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Rock (@histlist) | Twitter

starsrising:    Liddicoatite, a rare member of the tourmaline group of minerals.

Liddicoatite, a rare member of the Tourmaline group of minerals. (via Gems & Jewelry / Liddicoatite, a rare member of the Tourmaline group of minerals.

Azurit Geode. by Ohke on deviantART

Azurite is a blue copper mineral with the chemical formula It forms monoclinic crystals. Azurite weathers into malachite. Azurite is used as a pigment, in jewelry, and as a decorative stone. This stone is called "Velvet Beauty" from Bisbee, Arizona.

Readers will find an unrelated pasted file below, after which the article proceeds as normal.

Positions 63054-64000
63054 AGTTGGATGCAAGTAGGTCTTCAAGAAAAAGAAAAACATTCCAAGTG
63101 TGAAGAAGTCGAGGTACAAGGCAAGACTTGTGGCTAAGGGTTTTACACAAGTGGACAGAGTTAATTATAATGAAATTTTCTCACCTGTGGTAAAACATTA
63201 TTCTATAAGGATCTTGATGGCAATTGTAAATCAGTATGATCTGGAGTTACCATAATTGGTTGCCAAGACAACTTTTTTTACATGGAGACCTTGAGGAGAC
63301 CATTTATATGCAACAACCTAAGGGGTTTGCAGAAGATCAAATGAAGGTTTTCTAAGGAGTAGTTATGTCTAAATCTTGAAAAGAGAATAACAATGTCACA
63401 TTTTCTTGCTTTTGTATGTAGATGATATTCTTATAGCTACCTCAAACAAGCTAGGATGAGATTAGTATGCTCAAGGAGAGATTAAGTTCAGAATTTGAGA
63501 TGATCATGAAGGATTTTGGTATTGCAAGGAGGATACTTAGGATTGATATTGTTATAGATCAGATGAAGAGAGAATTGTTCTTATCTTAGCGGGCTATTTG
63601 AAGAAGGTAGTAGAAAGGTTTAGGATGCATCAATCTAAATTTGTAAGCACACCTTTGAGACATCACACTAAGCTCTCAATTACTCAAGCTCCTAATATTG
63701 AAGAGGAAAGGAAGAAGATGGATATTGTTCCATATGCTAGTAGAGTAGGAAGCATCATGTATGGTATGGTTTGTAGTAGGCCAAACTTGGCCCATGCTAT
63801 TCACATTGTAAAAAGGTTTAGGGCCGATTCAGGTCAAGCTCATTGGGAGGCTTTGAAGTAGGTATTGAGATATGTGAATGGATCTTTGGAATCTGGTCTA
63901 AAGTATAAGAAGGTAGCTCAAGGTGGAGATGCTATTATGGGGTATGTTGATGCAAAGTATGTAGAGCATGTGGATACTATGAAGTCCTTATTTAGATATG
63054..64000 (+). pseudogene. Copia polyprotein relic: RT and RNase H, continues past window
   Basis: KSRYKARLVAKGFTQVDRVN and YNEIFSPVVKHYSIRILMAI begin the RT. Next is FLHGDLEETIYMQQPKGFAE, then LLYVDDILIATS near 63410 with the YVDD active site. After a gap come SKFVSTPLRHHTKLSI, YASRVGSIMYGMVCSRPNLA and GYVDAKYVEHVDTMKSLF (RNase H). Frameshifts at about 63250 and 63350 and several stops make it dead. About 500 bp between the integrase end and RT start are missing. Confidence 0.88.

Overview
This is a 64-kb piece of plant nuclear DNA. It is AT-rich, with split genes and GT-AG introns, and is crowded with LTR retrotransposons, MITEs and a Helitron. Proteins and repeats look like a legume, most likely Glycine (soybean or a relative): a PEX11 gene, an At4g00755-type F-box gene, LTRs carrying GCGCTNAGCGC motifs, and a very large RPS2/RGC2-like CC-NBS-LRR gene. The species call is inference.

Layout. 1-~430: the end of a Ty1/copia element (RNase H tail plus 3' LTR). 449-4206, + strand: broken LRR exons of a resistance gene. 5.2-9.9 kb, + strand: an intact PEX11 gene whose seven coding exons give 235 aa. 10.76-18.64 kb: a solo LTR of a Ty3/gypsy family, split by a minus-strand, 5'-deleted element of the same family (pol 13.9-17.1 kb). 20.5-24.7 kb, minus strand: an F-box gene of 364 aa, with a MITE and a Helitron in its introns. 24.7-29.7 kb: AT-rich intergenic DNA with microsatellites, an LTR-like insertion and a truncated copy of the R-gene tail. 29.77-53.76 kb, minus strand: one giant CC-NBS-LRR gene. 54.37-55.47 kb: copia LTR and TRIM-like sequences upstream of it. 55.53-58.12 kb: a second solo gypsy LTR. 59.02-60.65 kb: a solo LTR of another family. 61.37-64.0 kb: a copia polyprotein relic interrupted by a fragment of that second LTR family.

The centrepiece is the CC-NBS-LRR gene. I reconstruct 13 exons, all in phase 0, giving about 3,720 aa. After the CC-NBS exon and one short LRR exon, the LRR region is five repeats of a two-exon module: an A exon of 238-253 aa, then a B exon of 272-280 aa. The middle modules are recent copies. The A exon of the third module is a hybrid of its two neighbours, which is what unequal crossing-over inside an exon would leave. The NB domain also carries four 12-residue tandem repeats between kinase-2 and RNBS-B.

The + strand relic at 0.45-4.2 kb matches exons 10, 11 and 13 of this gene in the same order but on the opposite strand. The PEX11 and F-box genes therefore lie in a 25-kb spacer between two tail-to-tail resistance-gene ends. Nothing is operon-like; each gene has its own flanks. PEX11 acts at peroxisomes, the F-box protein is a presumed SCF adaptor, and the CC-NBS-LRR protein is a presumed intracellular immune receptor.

Unusual specimen of Mexican Opal with Rutile inclusions. via: opalauctions

Unusual specimen of Mexican Opal with Rutile inclusions It is a mystery on how this Opal was formed this way. Opal is silica and Mexican Opal is volcanic so to have rutilated needles form inside the silica or Opal it needed to have cavities.

pearlessence

opalized and pyritized ammonite fossil - one of my favorite of all mineral forms. just glorious! Although this is a fossil it has become a mineral.

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